Most elite footballers, past and present, share a common beginning: countless hours of street soccer. Imagine them playing with friends after school, using jackets as goalposts until their parents call them home. These prodigies shine on Saturdays and eventually catch the eyes of professional football organizations. Their progression leads them to become the legends we admire.Read more: The Secret Ingredient Behind Top Footballers: Street Soccer
The Power of Street Soccer
Rinus Michels, in his book “The Soccer Learning Process from Team Building: A Route to Success,” asserts that street soccer is fundamental to football success. He emphasizes that street soccer often lacks adult-led drills. Instead, players naturally learn team tactics. The senior street players guide the younger ones, enriching the learning process.
What Makes Street Soccer Unique?
Sure, the countless hours kids spend playing on the streets make a difference. However, I’ve always been intrigued by the cognitive process in these children’s minds. Delving into literature, I discovered an interesting study.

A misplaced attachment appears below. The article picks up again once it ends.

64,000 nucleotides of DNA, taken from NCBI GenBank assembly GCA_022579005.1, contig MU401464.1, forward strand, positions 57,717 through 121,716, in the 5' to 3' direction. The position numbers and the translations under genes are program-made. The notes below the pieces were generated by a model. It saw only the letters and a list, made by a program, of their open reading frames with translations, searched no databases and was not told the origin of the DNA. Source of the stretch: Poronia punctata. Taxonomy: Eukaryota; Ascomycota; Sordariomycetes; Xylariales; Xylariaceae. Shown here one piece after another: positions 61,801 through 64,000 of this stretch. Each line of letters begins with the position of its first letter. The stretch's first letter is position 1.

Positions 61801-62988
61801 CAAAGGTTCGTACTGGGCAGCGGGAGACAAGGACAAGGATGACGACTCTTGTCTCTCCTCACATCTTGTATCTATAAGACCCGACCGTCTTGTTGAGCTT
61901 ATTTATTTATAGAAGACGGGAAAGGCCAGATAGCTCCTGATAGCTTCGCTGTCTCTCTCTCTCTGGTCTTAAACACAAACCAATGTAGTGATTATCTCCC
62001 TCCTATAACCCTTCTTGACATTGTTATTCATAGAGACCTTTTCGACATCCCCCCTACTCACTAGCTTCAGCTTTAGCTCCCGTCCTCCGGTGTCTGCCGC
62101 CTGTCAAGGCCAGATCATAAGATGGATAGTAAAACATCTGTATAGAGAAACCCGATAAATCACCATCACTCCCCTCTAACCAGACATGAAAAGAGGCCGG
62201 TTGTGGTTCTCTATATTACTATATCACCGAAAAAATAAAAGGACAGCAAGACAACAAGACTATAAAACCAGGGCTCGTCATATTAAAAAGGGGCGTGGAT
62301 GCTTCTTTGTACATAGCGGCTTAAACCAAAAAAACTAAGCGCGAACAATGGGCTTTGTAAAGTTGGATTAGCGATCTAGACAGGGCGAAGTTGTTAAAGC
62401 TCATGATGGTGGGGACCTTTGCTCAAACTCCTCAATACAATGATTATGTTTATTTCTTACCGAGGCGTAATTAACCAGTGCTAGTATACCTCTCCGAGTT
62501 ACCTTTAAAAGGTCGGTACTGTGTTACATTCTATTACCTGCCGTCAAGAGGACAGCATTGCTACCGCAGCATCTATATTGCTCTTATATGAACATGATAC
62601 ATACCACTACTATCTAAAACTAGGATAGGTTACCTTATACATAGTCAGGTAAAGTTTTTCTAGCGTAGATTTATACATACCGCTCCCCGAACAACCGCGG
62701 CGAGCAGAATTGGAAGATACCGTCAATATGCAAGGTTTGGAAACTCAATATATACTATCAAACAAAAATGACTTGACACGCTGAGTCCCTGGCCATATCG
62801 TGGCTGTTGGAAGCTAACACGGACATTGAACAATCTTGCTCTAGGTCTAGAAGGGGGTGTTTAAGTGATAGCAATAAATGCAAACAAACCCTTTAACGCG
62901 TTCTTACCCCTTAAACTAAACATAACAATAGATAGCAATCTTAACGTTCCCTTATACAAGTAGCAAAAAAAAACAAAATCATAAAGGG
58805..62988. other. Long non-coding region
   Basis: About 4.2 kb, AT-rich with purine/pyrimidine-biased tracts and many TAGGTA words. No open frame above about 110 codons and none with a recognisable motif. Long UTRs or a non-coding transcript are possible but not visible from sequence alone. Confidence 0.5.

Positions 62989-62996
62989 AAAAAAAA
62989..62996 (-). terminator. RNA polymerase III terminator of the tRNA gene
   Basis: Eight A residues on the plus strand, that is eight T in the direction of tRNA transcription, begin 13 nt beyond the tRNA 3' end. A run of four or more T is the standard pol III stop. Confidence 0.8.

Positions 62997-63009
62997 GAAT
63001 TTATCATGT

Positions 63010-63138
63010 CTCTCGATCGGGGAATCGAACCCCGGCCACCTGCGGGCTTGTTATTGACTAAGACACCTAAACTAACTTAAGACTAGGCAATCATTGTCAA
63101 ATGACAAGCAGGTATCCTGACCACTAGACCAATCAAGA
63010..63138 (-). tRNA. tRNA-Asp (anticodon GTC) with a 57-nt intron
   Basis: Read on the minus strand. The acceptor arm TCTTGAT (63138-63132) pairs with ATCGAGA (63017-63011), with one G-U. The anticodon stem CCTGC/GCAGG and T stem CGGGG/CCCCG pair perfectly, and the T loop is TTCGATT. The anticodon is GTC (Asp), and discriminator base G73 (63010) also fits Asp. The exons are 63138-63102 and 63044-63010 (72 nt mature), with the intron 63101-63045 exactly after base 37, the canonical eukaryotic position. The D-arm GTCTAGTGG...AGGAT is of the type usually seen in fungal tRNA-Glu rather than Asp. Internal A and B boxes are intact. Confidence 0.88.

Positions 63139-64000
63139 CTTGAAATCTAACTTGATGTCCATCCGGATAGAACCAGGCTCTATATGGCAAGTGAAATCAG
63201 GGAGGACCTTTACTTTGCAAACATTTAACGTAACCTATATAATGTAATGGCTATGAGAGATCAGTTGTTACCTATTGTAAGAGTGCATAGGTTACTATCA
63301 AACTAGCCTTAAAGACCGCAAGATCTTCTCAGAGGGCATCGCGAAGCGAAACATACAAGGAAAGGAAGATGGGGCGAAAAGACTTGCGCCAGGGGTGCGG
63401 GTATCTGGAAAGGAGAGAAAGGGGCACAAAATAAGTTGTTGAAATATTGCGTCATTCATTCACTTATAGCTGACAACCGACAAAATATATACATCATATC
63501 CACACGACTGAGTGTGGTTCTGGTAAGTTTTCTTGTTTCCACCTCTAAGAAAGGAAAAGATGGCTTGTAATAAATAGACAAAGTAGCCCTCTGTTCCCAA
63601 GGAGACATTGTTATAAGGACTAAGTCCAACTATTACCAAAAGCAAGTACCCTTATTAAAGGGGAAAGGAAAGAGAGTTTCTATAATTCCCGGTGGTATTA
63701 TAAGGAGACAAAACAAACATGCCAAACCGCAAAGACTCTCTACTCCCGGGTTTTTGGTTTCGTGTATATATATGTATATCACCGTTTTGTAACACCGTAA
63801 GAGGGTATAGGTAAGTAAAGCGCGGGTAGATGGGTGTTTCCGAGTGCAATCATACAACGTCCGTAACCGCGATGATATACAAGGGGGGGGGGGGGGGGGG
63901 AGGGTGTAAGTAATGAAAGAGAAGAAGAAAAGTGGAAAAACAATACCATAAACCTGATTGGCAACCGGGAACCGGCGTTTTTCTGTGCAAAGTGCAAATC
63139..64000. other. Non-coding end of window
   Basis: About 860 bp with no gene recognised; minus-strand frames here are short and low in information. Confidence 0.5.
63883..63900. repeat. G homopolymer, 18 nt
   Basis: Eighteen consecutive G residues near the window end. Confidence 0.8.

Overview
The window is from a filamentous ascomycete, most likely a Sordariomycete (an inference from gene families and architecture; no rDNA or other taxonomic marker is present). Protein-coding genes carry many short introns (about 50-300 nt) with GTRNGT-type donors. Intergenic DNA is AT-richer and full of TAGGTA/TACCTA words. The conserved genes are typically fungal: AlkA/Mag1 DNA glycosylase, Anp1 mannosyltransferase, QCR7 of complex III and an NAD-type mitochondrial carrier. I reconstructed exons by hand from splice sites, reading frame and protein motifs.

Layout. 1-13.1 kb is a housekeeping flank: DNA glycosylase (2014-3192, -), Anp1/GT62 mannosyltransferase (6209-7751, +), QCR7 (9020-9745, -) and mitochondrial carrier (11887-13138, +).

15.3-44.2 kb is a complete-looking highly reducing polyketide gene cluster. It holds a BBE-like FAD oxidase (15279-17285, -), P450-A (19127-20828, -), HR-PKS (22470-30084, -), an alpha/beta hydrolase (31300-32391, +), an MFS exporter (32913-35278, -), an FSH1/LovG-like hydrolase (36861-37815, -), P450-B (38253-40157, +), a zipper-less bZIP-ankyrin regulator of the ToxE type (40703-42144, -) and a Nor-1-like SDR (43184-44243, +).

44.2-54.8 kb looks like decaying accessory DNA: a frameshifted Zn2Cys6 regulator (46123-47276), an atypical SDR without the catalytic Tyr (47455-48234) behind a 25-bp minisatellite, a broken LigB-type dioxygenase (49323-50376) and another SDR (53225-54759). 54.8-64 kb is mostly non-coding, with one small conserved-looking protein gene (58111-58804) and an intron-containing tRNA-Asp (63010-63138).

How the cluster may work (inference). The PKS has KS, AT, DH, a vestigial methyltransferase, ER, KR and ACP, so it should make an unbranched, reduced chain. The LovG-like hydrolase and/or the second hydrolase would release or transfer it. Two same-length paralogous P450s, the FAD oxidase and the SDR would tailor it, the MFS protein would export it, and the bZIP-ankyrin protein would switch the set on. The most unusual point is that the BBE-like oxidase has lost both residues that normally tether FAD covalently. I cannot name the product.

In 2011, Tim Garbett researched dual-task performance in Rugby. Dual-task requires athletes to execute cognitive and motor tasks simultaneously, like juggling a ball (motor task) while reciting multiplication tables (cognitive task). If they can juggle without thinking, their actions are automated. In soccer, these include basic techniques like ball control and dribbling. Players who master these basics can strategize their next move without overthinking their current one. As gameplay intensifies, the time to decide dwindles.
Revisiting street soccer: these confined spaces demand quick decisions. Should they pass or take action? How to regain possession? In the absence of a coach, they rely on cognition for solutions. This constant cognitive engagement inadvertently hones their basic skills.
The evolution of street players ties directly to the time spent playing and their competition. There’s no doubt that small-sided games (street soccer) significantly benefit football training, especially when viewed from a cognitive standpoint. Echoing Rinus Michels: youth players unconsciously refine their technical, tactical, mental, and physical prowess through trial and error, all for the love of the game.